Hi! My name is Krishna Rupanagunta. I write about the art and science of decision making: from the huge opportunity that AI presents in the Enterprise world (my day job) to the endlessly fascinating complexities of the human brain and what that means to how we as individuals and societies make choices, big and small.
I deeply enjoy reading on a smorgasbord of topics: Economics, History (American and Indian), Technology and of late, Psychology. Fiction makes its way every once in a while. I will share my reading list and whenever I can, write up my review of the book as well. And if you are up for a book discussion, you can always reach out to me.
I would love to hear from you – feel free to leave a review/comments on my posts, and if you do want to go beyond that, my email: email@example.com.
The Cognitive Enterprise
Data and AI is transforming the Enterprise like never before. And I am fortunate to be in the thick of how this is playing out in companies, big and small.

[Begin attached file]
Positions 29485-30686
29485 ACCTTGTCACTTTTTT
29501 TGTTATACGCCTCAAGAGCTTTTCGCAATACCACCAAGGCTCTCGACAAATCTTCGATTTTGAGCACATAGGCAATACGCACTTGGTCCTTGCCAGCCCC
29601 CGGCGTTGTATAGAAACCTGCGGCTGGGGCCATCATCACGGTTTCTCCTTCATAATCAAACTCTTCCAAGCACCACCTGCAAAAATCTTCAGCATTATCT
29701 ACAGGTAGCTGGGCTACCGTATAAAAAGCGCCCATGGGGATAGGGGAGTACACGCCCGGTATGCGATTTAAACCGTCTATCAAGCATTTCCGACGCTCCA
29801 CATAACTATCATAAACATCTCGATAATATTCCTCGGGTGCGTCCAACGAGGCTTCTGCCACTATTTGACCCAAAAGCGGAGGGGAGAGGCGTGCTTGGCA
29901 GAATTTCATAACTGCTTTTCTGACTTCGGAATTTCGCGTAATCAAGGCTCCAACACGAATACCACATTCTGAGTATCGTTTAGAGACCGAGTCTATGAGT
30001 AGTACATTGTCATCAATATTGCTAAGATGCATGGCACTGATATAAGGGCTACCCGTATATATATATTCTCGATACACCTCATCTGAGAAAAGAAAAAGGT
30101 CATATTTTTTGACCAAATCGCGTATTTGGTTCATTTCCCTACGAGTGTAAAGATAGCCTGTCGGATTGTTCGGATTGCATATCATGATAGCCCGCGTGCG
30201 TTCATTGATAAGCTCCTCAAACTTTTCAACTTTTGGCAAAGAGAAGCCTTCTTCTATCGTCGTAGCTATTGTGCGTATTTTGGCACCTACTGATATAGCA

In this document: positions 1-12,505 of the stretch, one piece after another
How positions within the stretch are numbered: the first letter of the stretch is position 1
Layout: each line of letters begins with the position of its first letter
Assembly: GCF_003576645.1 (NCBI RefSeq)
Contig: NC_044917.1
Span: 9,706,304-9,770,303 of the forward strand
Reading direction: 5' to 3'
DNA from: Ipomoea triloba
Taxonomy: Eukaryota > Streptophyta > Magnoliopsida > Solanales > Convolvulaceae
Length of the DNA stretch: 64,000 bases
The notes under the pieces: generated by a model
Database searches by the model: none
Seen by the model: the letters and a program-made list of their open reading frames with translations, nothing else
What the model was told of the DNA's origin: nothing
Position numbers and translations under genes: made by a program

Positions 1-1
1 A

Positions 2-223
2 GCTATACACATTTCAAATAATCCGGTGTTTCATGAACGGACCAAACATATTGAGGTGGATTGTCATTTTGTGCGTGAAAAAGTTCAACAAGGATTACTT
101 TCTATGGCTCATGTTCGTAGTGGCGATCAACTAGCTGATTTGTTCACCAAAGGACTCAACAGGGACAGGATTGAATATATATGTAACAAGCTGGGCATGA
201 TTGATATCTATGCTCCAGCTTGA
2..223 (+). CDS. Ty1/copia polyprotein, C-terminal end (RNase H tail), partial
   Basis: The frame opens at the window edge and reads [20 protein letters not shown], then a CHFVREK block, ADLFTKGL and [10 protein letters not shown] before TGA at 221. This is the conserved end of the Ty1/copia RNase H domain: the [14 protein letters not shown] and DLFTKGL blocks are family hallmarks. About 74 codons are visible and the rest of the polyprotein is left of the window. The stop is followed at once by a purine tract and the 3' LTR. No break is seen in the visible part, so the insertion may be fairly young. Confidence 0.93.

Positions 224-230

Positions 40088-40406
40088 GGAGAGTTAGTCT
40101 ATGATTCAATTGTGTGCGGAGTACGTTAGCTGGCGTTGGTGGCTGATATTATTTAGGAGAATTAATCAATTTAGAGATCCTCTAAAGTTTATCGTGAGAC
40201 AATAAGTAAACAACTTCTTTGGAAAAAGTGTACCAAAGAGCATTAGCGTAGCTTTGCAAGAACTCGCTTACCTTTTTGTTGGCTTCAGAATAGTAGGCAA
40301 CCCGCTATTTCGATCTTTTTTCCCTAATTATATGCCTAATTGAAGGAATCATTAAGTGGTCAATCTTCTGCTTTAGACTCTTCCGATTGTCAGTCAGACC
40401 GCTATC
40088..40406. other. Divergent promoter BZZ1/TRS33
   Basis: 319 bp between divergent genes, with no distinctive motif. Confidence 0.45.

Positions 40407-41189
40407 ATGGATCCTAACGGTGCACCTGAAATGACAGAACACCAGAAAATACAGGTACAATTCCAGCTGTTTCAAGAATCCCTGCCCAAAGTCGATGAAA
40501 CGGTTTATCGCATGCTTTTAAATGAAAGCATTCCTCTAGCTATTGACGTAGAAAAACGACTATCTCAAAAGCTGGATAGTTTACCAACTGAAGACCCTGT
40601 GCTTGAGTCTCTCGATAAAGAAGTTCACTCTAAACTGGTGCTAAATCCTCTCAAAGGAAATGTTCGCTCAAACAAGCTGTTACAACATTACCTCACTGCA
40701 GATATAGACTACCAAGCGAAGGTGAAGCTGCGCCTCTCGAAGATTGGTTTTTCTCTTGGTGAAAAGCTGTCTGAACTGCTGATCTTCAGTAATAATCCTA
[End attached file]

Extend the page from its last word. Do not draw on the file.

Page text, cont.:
My thoughts on a wide variety of topics, that try and explore the human mind: how we think and how we make decisions
I read – and by conventional measures, read a lot. The list of books that I am reading/have read with my own little review
Last week, we looked at how quantum physics can teach us a thing or two about problem solving in small data environments. Some of the most path breaking work in Physics started with a theory, refined by mathematical models and then proved (or disproved) with experiments. This week, let’s take a look at Biology –… Continue Reading →
Richard Feynman (he doesn’t need an introduction) was a consummate problem solver. When asked about his problem-solving techniques, his colleague Murray Gell-Mann (a Nobel Laureate himself) defined the ‘Feynman Problem Solving Algorithm’: Write down the problem Think very hard Write down the answer While this was partly in jest, this to me captures why it… Continue Reading →
Over the last few posts, I had explored the overall idea of how to approach the problem of decision making in a world of ‘tail events’ and insufficient data. And increasingly, it is clear that most Analytics teams in organizations are not very well equipped to navigate this order of complexity. Over the next couple… Continue Reading →